ื•ืžืื™ ื›ื•ืœื™ ื”ืื™ ื“ืืžืจ ืžืจ ื–ื•ื˜ืจื ื‘ืจ ื˜ื•ื‘ื™ื” ืืžืจ ืจื‘ ื•ืืžืจื™ ืœื” ืืžืจ ืจื‘ ื”ื•ื ื ื‘ืจ ื‘ื™ื–ื ื ืืžืจ ืจื‘ื™ ืฉืžืขื•ืŸ ื—ืกื™ื“ื ื•ืืžืจื™ ืœื” ืืžืจ ืจื‘ื™ ื™ื•ื—ื ืŸ ืžืฉื•ื ืจื‘ื™ ืฉืžืขื•ืŸ ื‘ืŸ ื™ื•ื—ื™ ื ื•ื— ืœื• ืœืื“ื ืฉื™ืžืกื•ืจ ืขืฆืžื• ืœืชื•ืš ื›ื‘ืฉืŸ ื”ืืฉ ื•ืืœ ื™ืœื‘ื™ืŸ ืคื ื™ ื—ื‘ืจื• ื‘ืจื‘ื™ื ืžื ื ืœืŸ ืžืชืžืจ ื“ื›ืชื™ื‘ ื”ื™ื ืžื•ืฆืืช

The Gemara asks: And what is all this? Why did they go to such extreme lengths to avoid being discovered? The Gemara answers: It is as Mar Zutra bar Toviya said that Rav said, and some say that Rav Huna bar Bizna said that Rabbi Shimon แธคasida said, and some say that Rabbi Yoแธฅanan said in the name of Rabbi Shimon ben Yoแธฅai: It is preferable for a person to deliver himself into a fiery furnace so that he not whiten the face of, i.e., embarrass, his friend in public. From where do we derive this? From the conduct of Tamar, as it is written: โ€œAnd Judah said: Bring her forth, and let her be burnt. When she was brought forth, she sent to her father-in-law, saying: By the man, whose these are, am I with childโ€ (Genesis 38:24โ€“25). Although Tamar was taken to be executed by burning, she privately and directly appealed to Judah, rather than publicly identifying him as the father of her unborn children and causing him embarrassment.

ืžืจ ืขื•ืงื‘ื ื”ื•ื” ืขื ื™ื ื‘ืฉื™ื‘ื‘ื•ืชื™ื” ื“ื”ื•ื” ืจื’ื™ืœ ืœืฉื“ื•ืจื™ ืœื™ื” ืืจื‘ืข ืžืื” ื–ื•ื–ื™ ื›ืœ ืžืขืœื™ ื™ื•ืžื ื“ื›ื™ืคื•ืจื ื™ื•ืžื ื—ื“ ืฉื“ืจื™ื ื”ื• ื ื™ื”ืœื™ื” ื‘ื™ื“ ื‘ืจื™ื” ืืชื ืืžืจ ืœื™ื” ืœื ืฆืจื™ืš ืืžืจ ืžืื™ ื—ื–ื™ืช ื—ื–ืื™ ื“ืงื ืžื–ืœืคื™ ืœื™ื” ื™ื™ืŸ ื™ืฉืŸ ืืžืจ ืžืคื ืง ื›ื•ืœื™ ื”ืื™ ืขื™ื™ืคื™ื ื”ื• ื•ืฉื“ืจื™ื ื”ื• ื ื™ื”ืœื™ื”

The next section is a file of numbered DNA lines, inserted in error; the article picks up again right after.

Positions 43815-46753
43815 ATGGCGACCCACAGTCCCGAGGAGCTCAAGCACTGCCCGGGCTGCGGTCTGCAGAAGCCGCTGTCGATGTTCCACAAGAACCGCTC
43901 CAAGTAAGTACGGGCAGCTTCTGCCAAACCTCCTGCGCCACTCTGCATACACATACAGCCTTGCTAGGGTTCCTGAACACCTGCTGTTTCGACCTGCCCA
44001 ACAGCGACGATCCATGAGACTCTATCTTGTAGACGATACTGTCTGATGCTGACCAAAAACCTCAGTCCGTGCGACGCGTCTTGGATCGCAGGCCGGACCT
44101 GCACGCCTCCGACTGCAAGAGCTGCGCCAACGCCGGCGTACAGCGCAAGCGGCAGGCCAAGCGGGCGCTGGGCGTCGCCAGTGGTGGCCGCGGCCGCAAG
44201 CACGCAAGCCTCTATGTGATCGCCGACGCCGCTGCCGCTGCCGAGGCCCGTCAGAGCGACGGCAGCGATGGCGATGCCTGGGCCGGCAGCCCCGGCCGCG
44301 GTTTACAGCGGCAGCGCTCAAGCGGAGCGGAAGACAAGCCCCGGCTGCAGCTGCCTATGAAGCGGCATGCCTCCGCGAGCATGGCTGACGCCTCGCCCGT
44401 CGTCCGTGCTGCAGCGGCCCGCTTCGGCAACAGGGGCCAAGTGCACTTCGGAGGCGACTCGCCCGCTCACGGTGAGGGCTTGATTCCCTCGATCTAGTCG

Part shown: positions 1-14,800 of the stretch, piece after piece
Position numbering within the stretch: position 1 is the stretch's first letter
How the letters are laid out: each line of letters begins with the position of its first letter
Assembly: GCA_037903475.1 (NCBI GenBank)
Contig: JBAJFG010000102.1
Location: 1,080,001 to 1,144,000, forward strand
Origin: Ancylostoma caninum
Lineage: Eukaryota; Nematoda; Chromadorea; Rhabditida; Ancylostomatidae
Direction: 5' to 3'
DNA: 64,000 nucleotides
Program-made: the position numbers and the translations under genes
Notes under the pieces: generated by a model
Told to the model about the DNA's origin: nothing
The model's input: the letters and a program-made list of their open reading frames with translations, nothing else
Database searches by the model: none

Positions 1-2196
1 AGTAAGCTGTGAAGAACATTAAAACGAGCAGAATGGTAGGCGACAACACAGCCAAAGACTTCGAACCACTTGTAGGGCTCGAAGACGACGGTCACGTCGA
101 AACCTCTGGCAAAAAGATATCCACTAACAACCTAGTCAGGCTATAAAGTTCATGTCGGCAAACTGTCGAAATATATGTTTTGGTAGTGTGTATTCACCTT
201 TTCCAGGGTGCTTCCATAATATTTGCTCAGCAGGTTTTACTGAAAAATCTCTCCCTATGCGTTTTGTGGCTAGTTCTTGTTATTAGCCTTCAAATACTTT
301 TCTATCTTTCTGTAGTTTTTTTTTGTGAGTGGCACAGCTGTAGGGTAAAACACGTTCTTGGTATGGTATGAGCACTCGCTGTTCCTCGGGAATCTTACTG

The Gemara relates another incident involving Mar Ukva. Mar Ukva had another pauper in his neighborhood, and Mar Ukva was accustomed to send to him four hundred dinars every year on the eve of Yom Kippur. One day he sent the money to him by the hand of his son. The son returned and said to him: The poor individual does not need the charity. Mar Ukva said: What did you see that prompted you to say this? He said to him: I saw them spilling old wine on the ground for him, to give the room a pleasant smell. Mar Ukva said: If he is pampered this much and requires even this luxury, then he needs even more money. He doubled the funds and sent them to him.

ื›ื™ ืงื ื ื™ื—ื ื ืคืฉื™ื” ืืžืจ ืื™ื™ืชื• ืœื™ ื—ื•ืฉื‘ื ืื™ ื“ืฆื“ืงื” ืืฉื›ื— ื“ื”ื•ื” ื›ืชื™ื‘ ื‘ื™ื” ืฉื‘ืขืช ืืœืคื™ ื“ื™ื ืจื™ ืกื™ืื ืงื™ ืืžืจ ื–ื•ื•ื“ืื™ ืงืœื™ืœื™ ื•ืื•ืจื—ื ืจื—ื™ืงืชื ืงื ื‘ื–ื‘ื–ื™ื” ืœืคืœื’ื™ื” ืžืžื•ื ื™ื” ื”ื™ื›ื™ ืขื‘ื“ ื”ื›ื™ ื•ื”ืืžืจ ืจื‘ื™ ืื™ืœืขืื™ ื‘ืื•ืฉื ื”ืชืงื™ื ื• ื”ืžื‘ื–ื‘ื– ืืœ ื™ื‘ื–ื‘ื– ื™ื•ืชืจ ืžื—ื•ืžืฉ ื”ื ื™ ืžื™ืœื™ ืžื—ื™ื™ื ืฉืžื ื™ืจื“ ืžื ื›ืกื™ื• ืื‘ืœ ืœืื—ืจ ืžื™ืชื” ืœื™ืช ืœืŸ ื‘ื”